I am writing, happily, on an incident which in Elko apparently passes for civil disobedience. On the evening of Wednesday August 26th, I heard voices coming across my backyard and the Argent Avenue parking lot from Mountain View Park. Not unusual, but soft popping sounds with the voices concerned me a bit. It was dark enough that I could not see anyone nor any vehicles.
Several minutes later, I heard car doors slamming and again glanced out the window. There was a vehicle, now backing away across the parking lot. It maneuvered so the headlamps lit the handiwork which the soft popping sounds had caused. That was an image and phrase formed by pressing plastic drink cups into the chain link fence:
A cross, followed by Save Our Children.
I laughed at what I considered sweet and benign mischief and went to bed. Thursday morning while there was just enough pre-dawn light to bring out the various colors of the cups, but the sun had not yet risen behind the scene, I took a cell phone photo. Figured that after charging the real camera, later in the day I would take more – and more stable – photos with the sun behind me. More stable because I again was laughing when I took the one photo.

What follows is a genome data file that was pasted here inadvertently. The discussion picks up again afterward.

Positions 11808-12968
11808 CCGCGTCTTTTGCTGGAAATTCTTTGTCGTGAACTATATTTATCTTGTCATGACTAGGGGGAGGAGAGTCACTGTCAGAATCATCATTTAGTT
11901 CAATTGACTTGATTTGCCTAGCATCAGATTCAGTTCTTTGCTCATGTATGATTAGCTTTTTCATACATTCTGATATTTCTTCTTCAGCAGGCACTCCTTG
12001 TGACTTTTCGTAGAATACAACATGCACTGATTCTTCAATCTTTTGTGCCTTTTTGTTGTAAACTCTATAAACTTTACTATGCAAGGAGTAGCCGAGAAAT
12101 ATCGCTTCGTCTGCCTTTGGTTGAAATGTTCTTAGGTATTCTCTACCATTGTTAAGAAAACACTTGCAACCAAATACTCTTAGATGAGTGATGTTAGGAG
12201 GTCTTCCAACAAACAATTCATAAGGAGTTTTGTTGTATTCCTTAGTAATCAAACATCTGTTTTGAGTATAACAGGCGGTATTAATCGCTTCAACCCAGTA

Sadly, a couple hours later the Save Our Children sign had been removed. I do not know if that was by City staff or a private individual offended by the sentiment. In either case, I wonder about the response to a previous incident. In early Spring, a mounted patrol of teens and pre-teens stacked eight picnic tables to form a two-peaked course for their mounts. The mounts being bicycles, scooters and skateboards. The City left that handiwork in place for about a week. To my thinking, the City could have taken at least that much time to remove the benign and uplifting message which this other bunch of kids produced.
Whether taken down by the City or private citizens, I imagine whoever removed the sign is in the prayers of the kids who erected the sign. And to those kids, thank you for the uplifting sentiment and for brightening the morning of at least one small family in Elko.
Ralph R. Sacrison
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